Historic French shoe brand Paraboot struggles to meet Instagram demand

The €350-a-pair shoes, said to be popular with priests, winemakers and lawyers - and worn by Paris' police force, have seen a 35% rise in sales this year

French shoe brand Paraboot is struggling to meet soaring demand due to problems recruiting staff
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French shoe brand Paraboot is struggling to meet soaring demand after becoming popular on the social media site Instagram, due to problems recruiting staff.

The shoes are made at a factory in Saint-Jean-de-Moirans, Isère. The site, which usually employs 95 people, is struggling to recruit staff despite offering pay rises for 2022.

The company generates 6-8% net profit per year, and pays its staff an average of €2,000-€2,200 gross per month, plus bonuses, profit sharing and a 13th month.

Eric Forestier, director-general of Paraboot, said: “It’s important to remain competitive.”

Yet, 14 factory positions are still vacant at the site, which first opened in 2017 as a replacement for two factories in Izeaux and Tullins (Isère). Should these vacancies be filled, the factory would be able to open its second production line, which has been closed for nearly two years.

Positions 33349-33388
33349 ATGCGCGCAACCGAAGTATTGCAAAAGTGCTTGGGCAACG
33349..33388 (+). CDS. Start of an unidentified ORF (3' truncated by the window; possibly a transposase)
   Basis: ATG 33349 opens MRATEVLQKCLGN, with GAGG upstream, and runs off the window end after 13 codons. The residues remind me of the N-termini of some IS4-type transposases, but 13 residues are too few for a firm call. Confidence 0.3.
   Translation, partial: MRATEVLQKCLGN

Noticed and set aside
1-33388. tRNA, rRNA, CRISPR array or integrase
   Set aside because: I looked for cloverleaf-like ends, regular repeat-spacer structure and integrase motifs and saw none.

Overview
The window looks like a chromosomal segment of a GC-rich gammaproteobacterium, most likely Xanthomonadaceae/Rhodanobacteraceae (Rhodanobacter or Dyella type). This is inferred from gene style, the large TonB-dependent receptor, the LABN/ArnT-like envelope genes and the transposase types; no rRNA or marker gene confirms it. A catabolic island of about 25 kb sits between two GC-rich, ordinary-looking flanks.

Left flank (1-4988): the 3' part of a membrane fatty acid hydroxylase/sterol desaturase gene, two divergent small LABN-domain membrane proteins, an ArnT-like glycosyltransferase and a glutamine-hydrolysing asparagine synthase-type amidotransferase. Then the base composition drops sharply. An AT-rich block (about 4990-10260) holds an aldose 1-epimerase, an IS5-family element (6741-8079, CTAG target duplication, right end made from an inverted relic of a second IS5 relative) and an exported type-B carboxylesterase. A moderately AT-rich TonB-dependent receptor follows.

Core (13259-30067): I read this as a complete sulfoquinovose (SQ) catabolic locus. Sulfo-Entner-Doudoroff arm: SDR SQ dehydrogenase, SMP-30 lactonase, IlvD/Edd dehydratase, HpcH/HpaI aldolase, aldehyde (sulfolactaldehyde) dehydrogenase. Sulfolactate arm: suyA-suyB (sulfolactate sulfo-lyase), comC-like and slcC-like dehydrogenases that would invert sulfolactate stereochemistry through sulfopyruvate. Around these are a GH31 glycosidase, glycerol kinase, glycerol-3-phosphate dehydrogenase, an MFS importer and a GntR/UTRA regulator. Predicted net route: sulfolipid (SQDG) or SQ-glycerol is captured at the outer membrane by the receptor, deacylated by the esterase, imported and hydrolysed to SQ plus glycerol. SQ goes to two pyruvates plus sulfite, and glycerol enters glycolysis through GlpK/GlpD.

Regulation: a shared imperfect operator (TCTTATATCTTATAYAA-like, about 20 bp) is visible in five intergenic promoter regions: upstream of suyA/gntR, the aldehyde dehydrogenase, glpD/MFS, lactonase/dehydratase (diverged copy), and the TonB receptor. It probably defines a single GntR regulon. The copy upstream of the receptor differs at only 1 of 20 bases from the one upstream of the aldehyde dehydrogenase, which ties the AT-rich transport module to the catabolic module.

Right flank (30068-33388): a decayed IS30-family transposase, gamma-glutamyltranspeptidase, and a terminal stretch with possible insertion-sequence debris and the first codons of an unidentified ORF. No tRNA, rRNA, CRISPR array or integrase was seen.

Soaring demand

The company has, as a result of the lack of workers, been struggling to meet increased demand as its popularity grows among young people on Instagram.

There are currently just 80,000 pairs in stock at the factory site, compared to the usual 110,000.

Sales have risen 35% this year, and after a drop in sales in 2020, the business is on track to make €20million for 2021, on a par with its takings for 2019.

Originally designed in 1945, the shoes have become known for their strong leather and thick rubber soles, which are worn by a diverse range of people from “priests and winemakers to lawyers”, according to one director.

The shoes first attracted the attention of younger people in the late 1980s, when they were worn by “students from the Dauphine [Paris university] to the Sorbonne”, when fashion was taking a “gentleman farmer” turn, director of marketing Pierre Colin told Le Monde.

Now, the company’s social media marketing on Facebook and Instagram has seen the shoes gain a new generation of fans, despite their high cost of at least €350 per pair, depending on the model and material used.

It has 122,000 followers on Instagram and its posts frequently gather hundreds or even thousands of likes.

The shoes have also seen rising success abroad, including in Japan and Korea. Today, exports make up 50% of sales compared to 20% in 2010.

Paraboot has 29 boutiques across France and Belgium, and pairs can also be reserved online.

Mr Forestier has said that the company could double in size if the second production line is eventually reopened, and that new boutiques could even be opened in Asia in 2022 if demand continues to grow.

It has since relaunched its famous mountain climber shoe brand Galibier, and also has plans to reopen factories in Spain to continue to produce its boat shoes, moccasins and trainers.

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